Thermographic transfer printing processes are known as exemplified in U.S. Pat. Nos. 3,122,998, Raczynski et al, 3,384,015, Newman, and 3,736,873, Newman. Raczynski broadly describes the transfer of an infrared responsive ink from a supply sheet to a copy sheet by assembling the two in contact with an original and exposing the assemblage to infrared (radiant energy) to cause ink from the supply sheet to transfer selectively to the copy sheet. Newman '015 describes specific thermographic materials for improving thermographic transfer processes of the general kind described in the Raczynski patent. Newman '873 describes a thermographic planographic printing plate incorporating a special plastic film foundation.
Other representative thermographic and electrothermographic processes and materials are disclosed in U.S. Pat. Nos. 3,441,940, Salaman et al, 3,744,611, Montanari et al, and 3,792,266, Gundlach.
For basic disclosures of electroerosion processes and materials refer to the above-cited Suzuki and Figov patents.
None of the patents discussed or mentioned above pertains to the use of electroerosion processing or the unique integration of electroerosion and thermographic processing and material as is contemplated in our invention.
In accordance with the present invention, it has been found that graphic reproductions or copies of an electroerosion imaged original can be produced by a unique coaction of electroerosion and thermographic processing. In particular by using an electroerosion recording material having a support which is capable of transmitting radiant energy, especially light rich in infrared energy, and associating with the imaged electroerosion recording material an element containing radiation responsive ink, it has been found that images recorded on the electroerosion material may be copied onto a variety of image receiving substrates.
FIG. 1 of the drawing is a cross-sectional view of a basic electroerosion recording material used in the process of the invention.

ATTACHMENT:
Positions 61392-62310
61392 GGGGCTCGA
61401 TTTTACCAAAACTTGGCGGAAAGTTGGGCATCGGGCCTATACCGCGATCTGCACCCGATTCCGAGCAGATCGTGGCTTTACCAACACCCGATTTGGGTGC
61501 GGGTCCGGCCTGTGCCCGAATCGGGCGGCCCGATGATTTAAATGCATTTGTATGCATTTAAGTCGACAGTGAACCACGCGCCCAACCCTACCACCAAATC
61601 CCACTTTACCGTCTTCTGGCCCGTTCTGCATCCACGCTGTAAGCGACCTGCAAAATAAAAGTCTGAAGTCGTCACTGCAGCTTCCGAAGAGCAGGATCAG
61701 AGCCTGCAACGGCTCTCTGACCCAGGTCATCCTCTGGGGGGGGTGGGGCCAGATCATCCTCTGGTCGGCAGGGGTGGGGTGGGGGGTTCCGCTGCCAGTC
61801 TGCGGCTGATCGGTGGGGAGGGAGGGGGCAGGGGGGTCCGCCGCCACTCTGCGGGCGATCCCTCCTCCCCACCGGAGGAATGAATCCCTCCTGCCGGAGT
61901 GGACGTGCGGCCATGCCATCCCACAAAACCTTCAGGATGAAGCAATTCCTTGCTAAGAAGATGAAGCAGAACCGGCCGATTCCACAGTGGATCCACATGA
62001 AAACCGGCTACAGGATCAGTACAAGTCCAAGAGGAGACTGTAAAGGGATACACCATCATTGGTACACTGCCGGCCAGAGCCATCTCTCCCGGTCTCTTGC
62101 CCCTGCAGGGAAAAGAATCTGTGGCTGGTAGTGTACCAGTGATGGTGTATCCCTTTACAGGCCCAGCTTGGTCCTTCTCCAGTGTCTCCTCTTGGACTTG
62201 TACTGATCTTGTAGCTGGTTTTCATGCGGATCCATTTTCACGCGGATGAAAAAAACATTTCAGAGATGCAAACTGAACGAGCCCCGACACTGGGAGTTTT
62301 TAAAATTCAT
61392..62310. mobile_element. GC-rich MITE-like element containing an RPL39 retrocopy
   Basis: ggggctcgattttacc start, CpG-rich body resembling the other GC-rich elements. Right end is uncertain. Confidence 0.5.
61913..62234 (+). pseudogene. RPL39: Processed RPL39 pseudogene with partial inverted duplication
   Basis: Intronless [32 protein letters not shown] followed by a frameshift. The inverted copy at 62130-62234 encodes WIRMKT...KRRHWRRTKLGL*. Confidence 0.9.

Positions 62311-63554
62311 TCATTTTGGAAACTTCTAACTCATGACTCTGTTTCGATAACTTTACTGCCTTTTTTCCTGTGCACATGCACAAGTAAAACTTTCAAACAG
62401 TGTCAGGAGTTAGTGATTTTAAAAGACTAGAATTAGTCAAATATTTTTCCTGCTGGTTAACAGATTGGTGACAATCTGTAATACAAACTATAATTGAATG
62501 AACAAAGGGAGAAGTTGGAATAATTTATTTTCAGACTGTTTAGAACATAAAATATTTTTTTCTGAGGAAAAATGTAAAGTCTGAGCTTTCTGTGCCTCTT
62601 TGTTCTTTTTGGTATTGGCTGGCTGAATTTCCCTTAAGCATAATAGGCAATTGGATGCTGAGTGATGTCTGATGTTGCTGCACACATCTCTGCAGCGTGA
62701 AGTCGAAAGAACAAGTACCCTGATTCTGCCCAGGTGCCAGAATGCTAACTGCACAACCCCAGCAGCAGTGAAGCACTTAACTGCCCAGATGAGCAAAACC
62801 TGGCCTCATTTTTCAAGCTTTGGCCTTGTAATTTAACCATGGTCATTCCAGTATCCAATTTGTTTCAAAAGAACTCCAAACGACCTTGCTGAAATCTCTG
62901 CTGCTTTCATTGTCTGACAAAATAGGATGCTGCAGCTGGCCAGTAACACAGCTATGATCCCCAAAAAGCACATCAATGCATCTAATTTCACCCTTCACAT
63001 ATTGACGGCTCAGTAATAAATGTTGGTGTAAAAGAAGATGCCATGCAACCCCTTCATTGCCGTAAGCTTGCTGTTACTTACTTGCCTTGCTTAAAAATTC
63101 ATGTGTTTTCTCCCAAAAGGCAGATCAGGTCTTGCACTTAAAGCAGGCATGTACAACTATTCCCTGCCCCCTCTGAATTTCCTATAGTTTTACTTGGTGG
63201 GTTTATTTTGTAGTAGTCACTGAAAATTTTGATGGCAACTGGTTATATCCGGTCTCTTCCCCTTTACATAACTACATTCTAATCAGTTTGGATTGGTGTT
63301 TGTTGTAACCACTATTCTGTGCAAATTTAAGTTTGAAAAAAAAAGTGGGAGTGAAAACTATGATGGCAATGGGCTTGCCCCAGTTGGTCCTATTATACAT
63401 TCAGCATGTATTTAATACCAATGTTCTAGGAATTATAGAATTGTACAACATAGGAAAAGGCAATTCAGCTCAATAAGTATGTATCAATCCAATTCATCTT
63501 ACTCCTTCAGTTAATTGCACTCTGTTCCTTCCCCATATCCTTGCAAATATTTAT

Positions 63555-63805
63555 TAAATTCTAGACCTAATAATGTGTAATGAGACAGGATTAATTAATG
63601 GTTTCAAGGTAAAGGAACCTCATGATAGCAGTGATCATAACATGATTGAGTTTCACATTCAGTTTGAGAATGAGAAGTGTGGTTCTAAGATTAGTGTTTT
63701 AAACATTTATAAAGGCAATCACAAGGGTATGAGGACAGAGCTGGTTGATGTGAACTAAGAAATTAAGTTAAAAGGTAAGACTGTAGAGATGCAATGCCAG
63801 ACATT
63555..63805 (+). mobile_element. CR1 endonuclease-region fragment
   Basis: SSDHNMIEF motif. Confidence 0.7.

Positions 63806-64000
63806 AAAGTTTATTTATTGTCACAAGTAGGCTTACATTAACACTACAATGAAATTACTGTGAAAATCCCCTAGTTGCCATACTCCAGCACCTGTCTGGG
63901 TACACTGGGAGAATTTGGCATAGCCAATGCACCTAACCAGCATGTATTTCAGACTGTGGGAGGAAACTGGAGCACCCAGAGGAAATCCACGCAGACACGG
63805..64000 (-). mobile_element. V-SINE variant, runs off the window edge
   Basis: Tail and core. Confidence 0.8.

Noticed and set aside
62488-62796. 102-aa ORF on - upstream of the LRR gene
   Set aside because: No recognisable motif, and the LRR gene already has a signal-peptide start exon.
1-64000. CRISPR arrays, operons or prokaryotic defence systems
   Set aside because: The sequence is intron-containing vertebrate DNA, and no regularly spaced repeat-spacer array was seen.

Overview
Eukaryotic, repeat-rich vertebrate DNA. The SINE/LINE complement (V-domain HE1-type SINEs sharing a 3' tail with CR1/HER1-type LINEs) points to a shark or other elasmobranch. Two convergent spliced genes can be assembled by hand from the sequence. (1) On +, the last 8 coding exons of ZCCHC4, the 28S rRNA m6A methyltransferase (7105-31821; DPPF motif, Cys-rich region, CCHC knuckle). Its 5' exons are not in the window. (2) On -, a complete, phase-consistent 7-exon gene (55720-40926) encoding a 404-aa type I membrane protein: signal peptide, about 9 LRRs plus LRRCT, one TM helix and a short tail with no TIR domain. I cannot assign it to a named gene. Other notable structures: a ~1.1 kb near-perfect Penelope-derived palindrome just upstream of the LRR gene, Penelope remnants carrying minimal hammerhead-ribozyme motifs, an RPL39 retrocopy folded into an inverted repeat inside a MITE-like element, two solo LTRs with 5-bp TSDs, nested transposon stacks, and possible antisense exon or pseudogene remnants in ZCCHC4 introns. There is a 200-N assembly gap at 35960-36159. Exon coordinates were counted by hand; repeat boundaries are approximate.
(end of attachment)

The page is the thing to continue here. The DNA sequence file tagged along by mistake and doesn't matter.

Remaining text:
FIG. 2 is a cross-sectional view of the basic electroerosion material of FIG. 1 after imaging.
FIG. 3 is a cross-sectional view of the imaged basic electroerosion material of FIG. 2 after the application of an ink layer over the upper or imaged surface thereof.
FIG. 4 is a cross-sectional view of the imaged electroerosion recording material of FIG. 2 having overlaid on the imaged surface thereof an ink-containing element.
FIG. 5 is a cross-sectional view of the material of FIG. 3 shown in contact with a copy sheet or image receiving sheet or substrate.
FIG. 6 is a cross-sectional view of the material of FIG. 4 shown in contact with a copy sheet or image receiving sheet or substrate.
FIG. 7 is a cross-sectional view of a copy sheet or image receiving sheet or substrate showing imaged areas which may be produced by processing the assemblied of FIGS. 5, 6 and 8.
FIG. 8 is a cross-sectional view of an imaged electroerosion material shown in association with an ink-containing element representing an alternative embodiment of the invention.
The present invention is concerned with printing processes which rely upon a unique coaction of electroerosion printing and thermal transfer printing.